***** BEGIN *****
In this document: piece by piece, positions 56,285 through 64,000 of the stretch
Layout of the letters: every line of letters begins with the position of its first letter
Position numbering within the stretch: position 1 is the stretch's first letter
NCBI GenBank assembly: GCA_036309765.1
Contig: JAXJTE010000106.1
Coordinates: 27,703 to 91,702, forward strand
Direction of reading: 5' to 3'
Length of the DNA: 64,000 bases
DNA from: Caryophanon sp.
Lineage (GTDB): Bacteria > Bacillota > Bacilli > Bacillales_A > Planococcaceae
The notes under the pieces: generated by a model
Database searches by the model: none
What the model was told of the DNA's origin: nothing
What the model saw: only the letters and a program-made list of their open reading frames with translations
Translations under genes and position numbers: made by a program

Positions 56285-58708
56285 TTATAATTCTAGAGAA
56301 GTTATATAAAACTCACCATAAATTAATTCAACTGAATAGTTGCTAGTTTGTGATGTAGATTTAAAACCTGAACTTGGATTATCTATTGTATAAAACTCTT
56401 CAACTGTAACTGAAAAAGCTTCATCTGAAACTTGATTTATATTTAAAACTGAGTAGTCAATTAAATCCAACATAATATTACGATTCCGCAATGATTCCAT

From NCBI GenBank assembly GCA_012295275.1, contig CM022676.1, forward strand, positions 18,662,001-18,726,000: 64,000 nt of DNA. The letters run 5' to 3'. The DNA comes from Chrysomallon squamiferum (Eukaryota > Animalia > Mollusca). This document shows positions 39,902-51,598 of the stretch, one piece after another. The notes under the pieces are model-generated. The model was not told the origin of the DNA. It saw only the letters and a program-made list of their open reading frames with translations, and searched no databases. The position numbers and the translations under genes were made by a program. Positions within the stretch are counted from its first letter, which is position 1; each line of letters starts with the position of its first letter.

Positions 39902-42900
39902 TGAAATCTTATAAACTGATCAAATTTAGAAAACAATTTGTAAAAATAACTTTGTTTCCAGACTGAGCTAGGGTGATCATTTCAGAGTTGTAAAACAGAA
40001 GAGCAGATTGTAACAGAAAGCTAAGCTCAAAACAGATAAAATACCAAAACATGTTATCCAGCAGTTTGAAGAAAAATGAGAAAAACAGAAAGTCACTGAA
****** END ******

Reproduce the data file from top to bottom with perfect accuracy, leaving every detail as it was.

In this document: piece by piece, positions 56,285 through 64,000 of the stretch
Layout of the letters: every line of letters begins with the position of its first letter
Position numbering within the stretch: position 1 is the stretch's first letter
NCBI GenBank assembly: GCA_036309765.1
Contig: JAXJTE010000106.1
Coordinates: 27,703 to 91,702, forward strand
Direction of reading: 5' to 3'
Length of the DNA: 64,000 bases
DNA from: Caryophanon sp.
Lineage (GTDB): Bacteria > Bacillota > Bacilli > Bacillales_A > Planococcaceae
The notes under the pieces: generated by a model
Database searches by the model: none
What the model was told of the DNA's origin: nothing
What the model saw: only the letters and a program-made list of their open reading frames with translations
Translations under genes and position numbers: made by a program

Positions 56285-58708
56285 TTATAATTCTAGAGAA
56301 GTTATATAAAACTCACCATAAATTAATTCAACTGAATAGTTGCTAGTTTGTGATGTAGATTTAAAACCTGAACTTGGATTATCTATTGTATAAAACTCTT
56401 CAACTGTAACTGAAAAAGCTTCATCTGAAACTTGATTTATATTTAAAACTGAGTAGTCAATTAAATCCAACATAATATTACGATTCCGCAATGATTCCAT

From NCBI GenBank assembly GCA_012295275.1, contig CM022676.1, forward strand, positions 18,662,001-18,726,000: 64,000 nt of DNA. The letters run 5' to 3'. The DNA comes from Chrysomallon squamiferum (Eukaryota > Animalia > Mollusca). This document shows positions 39,902-51,598 of the stretch, one piece after another. The notes under the pieces are model-generated. The model was not told the origin of the DNA. It saw only the letters and a program-made list of their open reading frames with translations, and searched no databases. The position numbers and the translations under genes were made by a program. Positions within the stretch are counted from its first letter, which is position 1; each line of letters starts with the position of its first letter.

Positions 39902-42900
39902 TGAAATCTTATAAACTGATCAAATTTAGAAAACAATTTGTAAAAATAACTTTGTTTCCAGACTGAGCTAGGGTGATCATTTCAGAGTTGTAAAACAGAA
40001 GAGCAGATTGTAACAGAAAGCTAAGCTCAAAACAGATAAAATACCAAAACATGTTATCCAGCAGTTTGAAGAAAAATGAGAAAAACAGAAAGTCACTGAA